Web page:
The Moon and Romeo

But, soft! what light through yonder window breaks?
It is the east, and Juliet is the sun.
Arise, fair sun, and kill the mischievous moon,
Who has me soon sick and pale with want,
That thou her maid art before me as sweet:
Be not my meat, since I am ravenous;
Her vestal livery is but sick and green
No choice have I to wear it; cast self off.
It is my lady, O, it is my love!
O, that she knew my fate!
She speaks yet I hear pulsing: what of that?
Her eye discourses; I will savor it.
I am too bold, ’tis not to me that speaks:
Two of the fairest stars in all the heaven,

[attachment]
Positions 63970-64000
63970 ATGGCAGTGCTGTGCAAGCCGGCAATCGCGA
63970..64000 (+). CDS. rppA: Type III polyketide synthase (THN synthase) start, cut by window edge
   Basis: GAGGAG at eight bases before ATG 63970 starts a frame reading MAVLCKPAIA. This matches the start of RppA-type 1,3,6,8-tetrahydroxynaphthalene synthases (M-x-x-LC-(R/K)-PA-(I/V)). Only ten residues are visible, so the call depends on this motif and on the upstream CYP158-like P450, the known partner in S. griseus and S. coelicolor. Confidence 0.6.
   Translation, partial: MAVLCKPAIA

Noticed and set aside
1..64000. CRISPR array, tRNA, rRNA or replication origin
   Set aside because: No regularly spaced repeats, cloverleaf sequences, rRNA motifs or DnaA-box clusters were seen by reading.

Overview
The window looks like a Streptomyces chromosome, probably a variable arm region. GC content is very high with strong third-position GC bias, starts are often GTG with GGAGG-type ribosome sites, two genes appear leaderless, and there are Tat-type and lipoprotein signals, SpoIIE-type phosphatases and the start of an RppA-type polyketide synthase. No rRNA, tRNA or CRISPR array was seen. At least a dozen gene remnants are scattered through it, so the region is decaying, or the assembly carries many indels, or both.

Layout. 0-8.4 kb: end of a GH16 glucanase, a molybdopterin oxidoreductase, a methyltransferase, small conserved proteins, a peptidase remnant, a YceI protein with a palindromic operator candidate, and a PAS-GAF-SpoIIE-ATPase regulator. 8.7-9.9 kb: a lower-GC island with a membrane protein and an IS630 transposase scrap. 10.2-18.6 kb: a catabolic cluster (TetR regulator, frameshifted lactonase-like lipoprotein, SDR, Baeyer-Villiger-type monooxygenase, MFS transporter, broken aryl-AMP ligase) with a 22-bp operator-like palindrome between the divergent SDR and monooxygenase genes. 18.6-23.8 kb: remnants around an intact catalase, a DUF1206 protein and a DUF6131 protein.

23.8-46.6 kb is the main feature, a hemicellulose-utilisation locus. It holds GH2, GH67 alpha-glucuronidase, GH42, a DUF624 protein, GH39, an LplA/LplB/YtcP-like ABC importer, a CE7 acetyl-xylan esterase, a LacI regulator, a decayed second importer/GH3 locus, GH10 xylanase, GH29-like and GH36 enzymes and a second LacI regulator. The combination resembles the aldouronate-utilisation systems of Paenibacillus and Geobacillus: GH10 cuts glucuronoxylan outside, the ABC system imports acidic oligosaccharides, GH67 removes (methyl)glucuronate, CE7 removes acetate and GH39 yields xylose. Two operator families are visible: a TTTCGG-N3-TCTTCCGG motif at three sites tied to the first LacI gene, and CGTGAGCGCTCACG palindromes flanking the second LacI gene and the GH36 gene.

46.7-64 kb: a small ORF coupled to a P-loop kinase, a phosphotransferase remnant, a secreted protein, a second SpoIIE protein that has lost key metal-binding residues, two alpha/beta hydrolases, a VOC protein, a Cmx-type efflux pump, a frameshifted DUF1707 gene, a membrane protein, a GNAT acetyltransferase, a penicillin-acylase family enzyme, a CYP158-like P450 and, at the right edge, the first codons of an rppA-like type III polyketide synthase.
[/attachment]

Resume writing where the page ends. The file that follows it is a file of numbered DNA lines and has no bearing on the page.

Having some business, do entreat her eyes
To distract in their spheres till I transform.
What if her eyes were there, they in her hand?
The brightness of her blood would shame those stars,
As daylight doth a lamp; her life in heaven
Would through the air arc, spurt so bright
That wolves would howl and think it were a delight.
See, how she leans her cheek upon her hand!
O, that I were a mortal man again,
That I not eat that cheek!

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